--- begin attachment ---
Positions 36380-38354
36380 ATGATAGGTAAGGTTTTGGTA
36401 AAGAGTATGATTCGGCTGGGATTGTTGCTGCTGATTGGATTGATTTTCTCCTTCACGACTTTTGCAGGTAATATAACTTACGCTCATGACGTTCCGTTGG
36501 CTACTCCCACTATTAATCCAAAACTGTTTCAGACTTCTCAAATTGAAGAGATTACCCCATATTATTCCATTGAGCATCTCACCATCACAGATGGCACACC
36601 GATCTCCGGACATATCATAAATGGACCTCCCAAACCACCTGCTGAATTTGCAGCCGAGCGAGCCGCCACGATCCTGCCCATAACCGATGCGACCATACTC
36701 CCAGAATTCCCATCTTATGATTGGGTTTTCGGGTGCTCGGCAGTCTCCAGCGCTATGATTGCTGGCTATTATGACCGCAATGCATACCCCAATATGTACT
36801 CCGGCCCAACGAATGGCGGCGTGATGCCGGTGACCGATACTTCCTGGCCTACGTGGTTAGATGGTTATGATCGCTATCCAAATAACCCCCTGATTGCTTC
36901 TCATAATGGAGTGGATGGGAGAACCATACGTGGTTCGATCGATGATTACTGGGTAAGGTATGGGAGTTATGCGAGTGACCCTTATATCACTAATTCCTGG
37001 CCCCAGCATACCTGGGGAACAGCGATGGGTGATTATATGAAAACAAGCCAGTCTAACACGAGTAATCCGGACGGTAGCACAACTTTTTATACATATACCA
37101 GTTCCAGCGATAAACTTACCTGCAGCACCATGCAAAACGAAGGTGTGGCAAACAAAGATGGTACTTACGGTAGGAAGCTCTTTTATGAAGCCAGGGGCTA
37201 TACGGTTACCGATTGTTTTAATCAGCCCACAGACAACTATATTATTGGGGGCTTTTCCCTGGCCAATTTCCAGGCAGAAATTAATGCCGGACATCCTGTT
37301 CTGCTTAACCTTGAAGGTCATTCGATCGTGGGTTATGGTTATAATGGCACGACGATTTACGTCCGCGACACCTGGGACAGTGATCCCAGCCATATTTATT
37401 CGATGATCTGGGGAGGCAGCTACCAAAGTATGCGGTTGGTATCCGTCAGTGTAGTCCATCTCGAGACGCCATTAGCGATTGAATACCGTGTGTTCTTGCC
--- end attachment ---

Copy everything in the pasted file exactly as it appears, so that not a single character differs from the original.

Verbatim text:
Positions 36380-38354
36380 ATGATAGGTAAGGTTTTGGTA
36401 AAGAGTATGATTCGGCTGGGATTGTTGCTGCTGATTGGATTGATTTTCTCCTTCACGACTTTTGCAGGTAATATAACTTACGCTCATGACGTTCCGTTGG
36501 CTACTCCCACTATTAATCCAAAACTGTTTCAGACTTCTCAAATTGAAGAGATTACCCCATATTATTCCATTGAGCATCTCACCATCACAGATGGCACACC
36601 GATCTCCGGACATATCATAAATGGACCTCCCAAACCACCTGCTGAATTTGCAGCCGAGCGAGCCGCCACGATCCTGCCCATAACCGATGCGACCATACTC
36701 CCAGAATTCCCATCTTATGATTGGGTTTTCGGGTGCTCGGCAGTCTCCAGCGCTATGATTGCTGGCTATTATGACCGCAATGCATACCCCAATATGTACT
36801 CCGGCCCAACGAATGGCGGCGTGATGCCGGTGACCGATACTTCCTGGCCTACGTGGTTAGATGGTTATGATCGCTATCCAAATAACCCCCTGATTGCTTC
36901 TCATAATGGAGTGGATGGGAGAACCATACGTGGTTCGATCGATGATTACTGGGTAAGGTATGGGAGTTATGCGAGTGACCCTTATATCACTAATTCCTGG
37001 CCCCAGCATACCTGGGGAACAGCGATGGGTGATTATATGAAAACAAGCCAGTCTAACACGAGTAATCCGGACGGTAGCACAACTTTTTATACATATACCA
37101 GTTCCAGCGATAAACTTACCTGCAGCACCATGCAAAACGAAGGTGTGGCAAACAAAGATGGTACTTACGGTAGGAAGCTCTTTTATGAAGCCAGGGGCTA
37201 TACGGTTACCGATTGTTTTAATCAGCCCACAGACAACTATATTATTGGGGGCTTTTCCCTGGCCAATTTCCAGGCAGAAATTAATGCCGGACATCCTGTT
37301 CTGCTTAACCTTGAAGGTCATTCGATCGTGGGTTATGGTTATAATGGCACGACGATTTACGTCCGCGACACCTGGGACAGTGATCCCAGCCATATTTATT
37401 CGATGATCTGGGGAGGCAGCTACCAAAGTATGCGGTTGGTATCCGTCAGTGTAGTCCATCTCGAGACGCCATTAGCGATTGAATACCGTGTGTTCTTGCC